Here’s an interesting little anecdote from analyst Ben Bajarin who has attended every Apple event sans the January 2007 iPhone introduction. Although he wasn’t there and his father was, the iPhone launch has impacted Bajarin’s “life–temporarily–even before I got my hands on one”.
The analysts dad was lucky enough to land himself a private demo of the original iPhone by an Apple executive whom he knew, right following Steve’s legendary presentation. After calling his son using a demo iPhone unit, the phone number ended up showing up on the news, resulting in a minimum of 1,500 calls a day…
An excerpt from Bajarin’s blog:
In the moments after the iPhone launched my father was walking around the MacWorld show room when he saw an Apple exec whom he knew. He was able to get a quick demo of the iPhone and even a demonstration that it could make a call.
The exec offered to let my dad call someone. He called me on my cell phone. Ironically, I was in a meeting with the Windows Mobile team at CES when he called so I did not answer. When I got out of the meeting I listened to the message and it was my dad saying he called to tell me the iPhone was awesome and he was calling me from one.
This is when it got interesting:
Not long after my dad called me this same Apple exec demonstrated the iPhone to a number of national and international TV networks. Guess whose cell phone number was on the screen while he did the demo? If you guessed mine you are correct.
Not only did my cell phone number make the news, still pictures of that iPhone with my cell phone number on it hit the pages of most major newspapers the next day. Guess what happened in the days following? I got a minimum of 1500 calls a day for about a week.
No problem, he must have ignored those calls, right?
Here is what was really terrible about this situation. Because I get many calls from the local, national, and international press looking for quotes and perspective on the latest news, I had to answer or at least listen to the voicemails of very single one of these calls. Since the iPhone had just launched I did do well over two dozen press interviews.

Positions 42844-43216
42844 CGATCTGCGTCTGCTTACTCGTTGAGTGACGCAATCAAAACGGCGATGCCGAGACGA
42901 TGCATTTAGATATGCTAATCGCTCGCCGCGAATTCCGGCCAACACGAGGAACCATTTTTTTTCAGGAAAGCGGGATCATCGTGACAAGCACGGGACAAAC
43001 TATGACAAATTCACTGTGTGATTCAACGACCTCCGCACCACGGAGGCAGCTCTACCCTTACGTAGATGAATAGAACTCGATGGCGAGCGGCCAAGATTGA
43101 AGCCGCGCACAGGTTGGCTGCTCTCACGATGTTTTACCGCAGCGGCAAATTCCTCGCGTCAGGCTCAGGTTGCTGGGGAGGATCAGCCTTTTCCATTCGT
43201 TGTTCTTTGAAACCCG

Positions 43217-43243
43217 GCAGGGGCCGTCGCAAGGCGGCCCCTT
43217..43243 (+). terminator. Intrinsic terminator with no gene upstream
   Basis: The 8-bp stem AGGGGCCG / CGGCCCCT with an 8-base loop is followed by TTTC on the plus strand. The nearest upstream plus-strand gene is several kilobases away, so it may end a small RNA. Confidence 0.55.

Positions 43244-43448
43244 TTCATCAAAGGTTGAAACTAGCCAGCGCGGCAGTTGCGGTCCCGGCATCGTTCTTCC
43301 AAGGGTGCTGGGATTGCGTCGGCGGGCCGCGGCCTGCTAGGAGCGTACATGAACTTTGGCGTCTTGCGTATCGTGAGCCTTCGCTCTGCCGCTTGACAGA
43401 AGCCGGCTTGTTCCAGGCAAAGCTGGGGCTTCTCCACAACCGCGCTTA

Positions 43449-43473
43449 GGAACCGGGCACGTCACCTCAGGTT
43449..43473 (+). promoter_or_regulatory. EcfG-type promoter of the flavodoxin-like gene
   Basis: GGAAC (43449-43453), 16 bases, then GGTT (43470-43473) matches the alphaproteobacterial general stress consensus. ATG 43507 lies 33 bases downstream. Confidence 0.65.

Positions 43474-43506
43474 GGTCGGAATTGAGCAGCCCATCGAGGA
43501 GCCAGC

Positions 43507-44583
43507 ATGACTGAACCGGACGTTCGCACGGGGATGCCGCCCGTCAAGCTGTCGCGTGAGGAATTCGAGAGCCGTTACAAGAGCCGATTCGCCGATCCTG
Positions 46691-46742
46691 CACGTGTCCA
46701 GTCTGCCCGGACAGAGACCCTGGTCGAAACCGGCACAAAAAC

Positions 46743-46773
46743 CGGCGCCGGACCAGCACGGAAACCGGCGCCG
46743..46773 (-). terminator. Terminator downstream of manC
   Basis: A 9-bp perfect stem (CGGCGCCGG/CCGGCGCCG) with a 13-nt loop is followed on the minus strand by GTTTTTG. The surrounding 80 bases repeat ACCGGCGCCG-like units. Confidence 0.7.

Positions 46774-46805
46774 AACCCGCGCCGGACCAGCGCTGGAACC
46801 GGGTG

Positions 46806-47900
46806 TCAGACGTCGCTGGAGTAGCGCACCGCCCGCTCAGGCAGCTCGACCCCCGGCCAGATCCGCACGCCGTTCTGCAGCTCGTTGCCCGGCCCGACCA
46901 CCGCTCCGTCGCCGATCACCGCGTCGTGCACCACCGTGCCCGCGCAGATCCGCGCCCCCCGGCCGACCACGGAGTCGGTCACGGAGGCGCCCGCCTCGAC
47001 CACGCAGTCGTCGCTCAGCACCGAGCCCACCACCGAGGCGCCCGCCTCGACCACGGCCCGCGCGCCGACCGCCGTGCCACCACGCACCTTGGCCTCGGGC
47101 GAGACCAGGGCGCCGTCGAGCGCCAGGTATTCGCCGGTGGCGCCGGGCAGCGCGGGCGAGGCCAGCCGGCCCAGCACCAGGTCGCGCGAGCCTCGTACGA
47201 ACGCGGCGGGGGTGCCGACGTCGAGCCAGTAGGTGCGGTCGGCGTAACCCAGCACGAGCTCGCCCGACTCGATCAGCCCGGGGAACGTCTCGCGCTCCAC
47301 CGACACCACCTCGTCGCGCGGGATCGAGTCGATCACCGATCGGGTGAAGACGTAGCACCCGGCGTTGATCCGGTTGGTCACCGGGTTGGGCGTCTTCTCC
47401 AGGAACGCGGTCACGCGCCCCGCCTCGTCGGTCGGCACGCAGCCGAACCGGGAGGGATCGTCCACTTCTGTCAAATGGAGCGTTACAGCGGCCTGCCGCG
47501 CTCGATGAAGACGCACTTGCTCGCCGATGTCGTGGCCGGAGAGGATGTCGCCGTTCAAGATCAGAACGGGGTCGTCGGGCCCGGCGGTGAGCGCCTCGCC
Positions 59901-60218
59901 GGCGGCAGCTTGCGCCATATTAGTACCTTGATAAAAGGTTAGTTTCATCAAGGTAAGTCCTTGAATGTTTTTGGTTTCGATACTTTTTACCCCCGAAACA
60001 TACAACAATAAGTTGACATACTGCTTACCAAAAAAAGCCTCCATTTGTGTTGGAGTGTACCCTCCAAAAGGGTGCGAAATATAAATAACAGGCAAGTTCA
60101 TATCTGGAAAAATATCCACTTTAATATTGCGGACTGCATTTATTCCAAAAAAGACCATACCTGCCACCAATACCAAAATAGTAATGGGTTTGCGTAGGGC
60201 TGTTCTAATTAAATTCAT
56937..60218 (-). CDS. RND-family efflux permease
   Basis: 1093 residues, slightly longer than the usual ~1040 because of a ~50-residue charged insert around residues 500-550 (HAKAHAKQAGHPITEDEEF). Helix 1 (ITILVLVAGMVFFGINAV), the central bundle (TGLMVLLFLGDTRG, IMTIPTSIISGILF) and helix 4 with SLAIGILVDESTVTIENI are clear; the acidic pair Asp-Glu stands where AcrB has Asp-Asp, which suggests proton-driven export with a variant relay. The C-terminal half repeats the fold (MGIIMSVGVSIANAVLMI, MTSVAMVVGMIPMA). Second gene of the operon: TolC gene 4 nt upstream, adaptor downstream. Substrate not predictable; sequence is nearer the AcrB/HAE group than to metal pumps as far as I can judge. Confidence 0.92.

I only have the numbers of several journalists in my contact list so most who call me I don’t know their number.
Having thousands of people calling your number just because they saw in on television or newspapers was “a surreal experience”. What’s really funny is that the vast majority of the callers wanted to talk to Steve Jobs.
“They assumed this number was a way to reach Steve Jobs and most wanted to pitch him on an idea or set up a meeting,” the analyst recalled.
One particular message a guy left on Bajarin’s voicemail stood out, he yelled at the top of lungs into his phone “dude your phone number is on the news!”
As a reminder, here’s Steve prank-calling Starbucks, ordering four thousand lattes to go.
The polite voice of a woman who answered that call was later identified as belonging to one Ying Hang “Hannah” Zhang. FastCompany was able to track down the Starbucks barista and get a comment, here’s what she said:
Honestly, I was shocked. I have never heard somebody order 4,000 lattes to go. I didn’t say anything because I was shocked. But my first impression was that he was just being humorous. He sounded like a gentleman.
After the funny exchange between Steve and Starbucks went viral, everyone copied Steve. People were “prank calling our store and ordering thousands of lattes,” she said. For those wondering, it would have taken Starbucks staff about 48 hours to fill 4,000 lattes.
As for Bajarin, lesson learned: never place phone calls using demo units at trade shows.